Aurora seeking volunteers for its 2023 point-in-time homeless count

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AURORA | Aurora is seeking volunteers now for the annual point-in-time count, which is undertaken on behalf of the U.S. Department of Housing and Urban Development and is the city’s primary source of information on the size of its homeless population.

Earlier this year, participants counted 612 homeless people living in shelters and on the streets of Aurora. On Jan. 31, volunteer teams will again be dispatched into the community to locate and talk with homeless residents, administer a survey and provide resources. 

The point-in-time count is generally regarded as an undercount, representing the minimum number of homeless people residing in the city on a given date, but is used along with information regularly shared by service providers to estimate the demand for services.

Aurora’s manager of homelessness, Emma Knight, said in a news release that the count “also helps raise awareness within our community of the importance of the services we provide.”

In addition to canvassing the community in teams from 5 a.m. to noon, volunteers can opt to survey and provide resources to homeless people living in their vehicles in the safe parking area at Restoration Christian Fellowship in shifts, lasting from noon to 4 p.m. and from 5 p.m. to 8 p.m.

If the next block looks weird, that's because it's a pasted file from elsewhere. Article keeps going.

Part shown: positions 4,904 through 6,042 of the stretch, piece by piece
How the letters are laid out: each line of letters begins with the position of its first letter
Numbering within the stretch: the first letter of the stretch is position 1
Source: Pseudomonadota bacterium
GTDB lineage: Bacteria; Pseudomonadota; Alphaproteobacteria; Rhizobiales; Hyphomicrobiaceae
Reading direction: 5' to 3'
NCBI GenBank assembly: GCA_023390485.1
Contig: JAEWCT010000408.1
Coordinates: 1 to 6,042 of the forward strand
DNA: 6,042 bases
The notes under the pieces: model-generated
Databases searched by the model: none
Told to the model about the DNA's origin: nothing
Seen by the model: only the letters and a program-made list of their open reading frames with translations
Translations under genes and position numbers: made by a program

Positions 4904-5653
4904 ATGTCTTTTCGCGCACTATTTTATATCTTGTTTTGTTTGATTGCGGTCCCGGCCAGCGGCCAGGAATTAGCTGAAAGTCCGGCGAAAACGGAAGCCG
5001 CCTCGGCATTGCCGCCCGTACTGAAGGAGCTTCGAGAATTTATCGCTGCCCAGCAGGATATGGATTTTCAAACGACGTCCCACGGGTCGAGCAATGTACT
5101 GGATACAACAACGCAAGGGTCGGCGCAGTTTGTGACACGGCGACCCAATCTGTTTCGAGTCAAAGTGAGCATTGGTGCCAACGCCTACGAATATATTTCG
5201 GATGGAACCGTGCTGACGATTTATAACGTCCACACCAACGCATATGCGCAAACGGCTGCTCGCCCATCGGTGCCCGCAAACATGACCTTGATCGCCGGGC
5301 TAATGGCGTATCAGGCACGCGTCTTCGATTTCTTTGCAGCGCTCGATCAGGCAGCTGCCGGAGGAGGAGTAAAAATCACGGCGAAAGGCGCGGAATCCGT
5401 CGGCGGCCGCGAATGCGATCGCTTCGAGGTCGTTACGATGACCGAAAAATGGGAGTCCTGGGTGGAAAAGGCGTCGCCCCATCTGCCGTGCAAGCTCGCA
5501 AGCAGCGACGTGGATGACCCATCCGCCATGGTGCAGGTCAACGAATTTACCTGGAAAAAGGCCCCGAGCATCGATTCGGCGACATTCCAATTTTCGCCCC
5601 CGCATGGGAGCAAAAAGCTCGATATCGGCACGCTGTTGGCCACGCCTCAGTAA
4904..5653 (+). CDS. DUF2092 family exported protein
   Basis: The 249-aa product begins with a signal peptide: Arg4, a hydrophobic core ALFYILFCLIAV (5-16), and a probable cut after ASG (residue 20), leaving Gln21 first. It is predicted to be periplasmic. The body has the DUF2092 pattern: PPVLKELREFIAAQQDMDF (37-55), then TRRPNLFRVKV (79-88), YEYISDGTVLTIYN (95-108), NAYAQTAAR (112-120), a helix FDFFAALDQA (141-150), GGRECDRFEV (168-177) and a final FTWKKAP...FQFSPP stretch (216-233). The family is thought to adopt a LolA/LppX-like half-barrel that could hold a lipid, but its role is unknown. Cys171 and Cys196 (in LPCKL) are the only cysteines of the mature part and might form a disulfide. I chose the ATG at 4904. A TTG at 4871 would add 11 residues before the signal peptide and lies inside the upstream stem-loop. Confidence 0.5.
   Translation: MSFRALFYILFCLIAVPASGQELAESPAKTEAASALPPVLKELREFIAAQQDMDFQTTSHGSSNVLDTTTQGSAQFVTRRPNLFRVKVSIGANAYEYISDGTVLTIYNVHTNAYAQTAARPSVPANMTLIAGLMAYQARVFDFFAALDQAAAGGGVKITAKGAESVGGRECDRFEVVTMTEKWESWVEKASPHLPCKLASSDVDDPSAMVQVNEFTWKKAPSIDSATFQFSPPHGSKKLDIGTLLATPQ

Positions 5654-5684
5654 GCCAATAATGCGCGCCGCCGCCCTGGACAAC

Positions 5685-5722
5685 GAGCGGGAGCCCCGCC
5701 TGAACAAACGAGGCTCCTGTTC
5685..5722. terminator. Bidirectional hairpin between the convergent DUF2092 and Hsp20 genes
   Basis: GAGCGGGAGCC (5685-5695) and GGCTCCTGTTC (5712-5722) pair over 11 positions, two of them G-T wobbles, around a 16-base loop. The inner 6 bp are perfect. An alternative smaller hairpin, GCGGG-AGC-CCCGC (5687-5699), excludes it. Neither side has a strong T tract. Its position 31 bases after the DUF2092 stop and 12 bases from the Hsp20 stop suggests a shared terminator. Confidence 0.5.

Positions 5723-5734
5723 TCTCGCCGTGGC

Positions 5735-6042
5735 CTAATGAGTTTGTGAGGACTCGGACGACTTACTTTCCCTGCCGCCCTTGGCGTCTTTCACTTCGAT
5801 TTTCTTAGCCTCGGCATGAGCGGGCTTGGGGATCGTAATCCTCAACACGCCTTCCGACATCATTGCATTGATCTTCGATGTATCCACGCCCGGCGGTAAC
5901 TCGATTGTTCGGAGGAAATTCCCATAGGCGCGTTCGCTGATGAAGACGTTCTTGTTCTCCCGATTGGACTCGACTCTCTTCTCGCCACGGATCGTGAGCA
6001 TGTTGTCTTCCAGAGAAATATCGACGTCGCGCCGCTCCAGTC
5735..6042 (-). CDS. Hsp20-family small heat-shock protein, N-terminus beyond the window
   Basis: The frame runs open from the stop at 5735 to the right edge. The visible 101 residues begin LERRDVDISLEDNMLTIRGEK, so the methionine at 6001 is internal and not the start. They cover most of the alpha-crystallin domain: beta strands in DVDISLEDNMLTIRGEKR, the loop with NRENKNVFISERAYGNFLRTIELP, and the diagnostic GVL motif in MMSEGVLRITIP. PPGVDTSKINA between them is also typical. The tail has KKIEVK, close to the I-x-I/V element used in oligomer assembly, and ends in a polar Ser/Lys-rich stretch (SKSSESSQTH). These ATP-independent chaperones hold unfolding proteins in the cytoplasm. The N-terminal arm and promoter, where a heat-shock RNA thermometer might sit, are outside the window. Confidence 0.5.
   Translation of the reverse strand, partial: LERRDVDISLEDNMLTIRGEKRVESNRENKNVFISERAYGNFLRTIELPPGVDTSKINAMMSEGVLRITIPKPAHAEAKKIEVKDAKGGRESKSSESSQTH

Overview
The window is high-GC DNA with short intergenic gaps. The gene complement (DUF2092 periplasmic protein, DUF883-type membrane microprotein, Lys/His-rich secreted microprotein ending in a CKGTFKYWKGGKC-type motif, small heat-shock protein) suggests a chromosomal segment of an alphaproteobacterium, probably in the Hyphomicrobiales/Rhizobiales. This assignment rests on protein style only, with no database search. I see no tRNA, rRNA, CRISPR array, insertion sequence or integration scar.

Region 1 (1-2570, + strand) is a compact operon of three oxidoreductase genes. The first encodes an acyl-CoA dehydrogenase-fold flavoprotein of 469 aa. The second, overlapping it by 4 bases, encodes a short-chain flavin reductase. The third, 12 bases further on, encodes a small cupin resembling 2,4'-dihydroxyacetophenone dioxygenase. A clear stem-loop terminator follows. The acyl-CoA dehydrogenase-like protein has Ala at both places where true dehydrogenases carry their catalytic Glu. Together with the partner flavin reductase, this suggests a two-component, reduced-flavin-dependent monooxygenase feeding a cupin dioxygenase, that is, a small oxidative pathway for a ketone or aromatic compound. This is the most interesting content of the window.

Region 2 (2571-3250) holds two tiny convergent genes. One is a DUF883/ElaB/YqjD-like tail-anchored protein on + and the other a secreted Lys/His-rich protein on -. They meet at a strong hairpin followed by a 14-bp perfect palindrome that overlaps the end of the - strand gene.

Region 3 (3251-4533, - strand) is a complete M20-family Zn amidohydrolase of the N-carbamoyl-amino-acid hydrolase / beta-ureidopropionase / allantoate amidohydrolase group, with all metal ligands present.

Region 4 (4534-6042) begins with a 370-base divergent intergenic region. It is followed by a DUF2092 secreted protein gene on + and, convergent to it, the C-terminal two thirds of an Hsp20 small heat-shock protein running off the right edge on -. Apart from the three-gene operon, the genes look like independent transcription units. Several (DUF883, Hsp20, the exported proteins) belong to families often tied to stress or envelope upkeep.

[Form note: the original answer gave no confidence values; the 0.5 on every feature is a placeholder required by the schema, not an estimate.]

Interested members of the public can sign up to volunteer at AuroraGov.org/Volunteer. More information about the volunteer opportunities will be provided at a drop-in virtual information session at 6:30 p.m. on Dec. 6, the link to which can be found at AuroraGov.org/Homelessness.

Volunteers will be required to attend one virtual training session before participating in the count. Trainings will take place in late December through mid-January, with dates and times to be posted at AuroraGov.org/Homelessness.

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Omen Cross
Omen Cross
1 month ago

Always good to see Volunteer work promoted. Emma’s out there trying her best. As well the Restoration Fellowship, a place I have also interacted with. They probably don’t remember that day, the day one of many homeless people came to them. Not for food, not to be housed. But just that they fill up a couple of jugs of water out of their sink, that my family not die of heat stroke in the middle of summer. Even though it was against their Covid restrictions, they did it for me anyway. That water prevented 2 people and 1 animal from death that day. Restoration understands, “sometimes the simplest act of Kindness is the most valuable one”. Keep doing good work out there.

However, on a side note, and the only negative about this. It is sad to see volunteers asked for their time, and Emma and so many others work so hard, to support a Council getting paid to do nearly nothing. Rant over.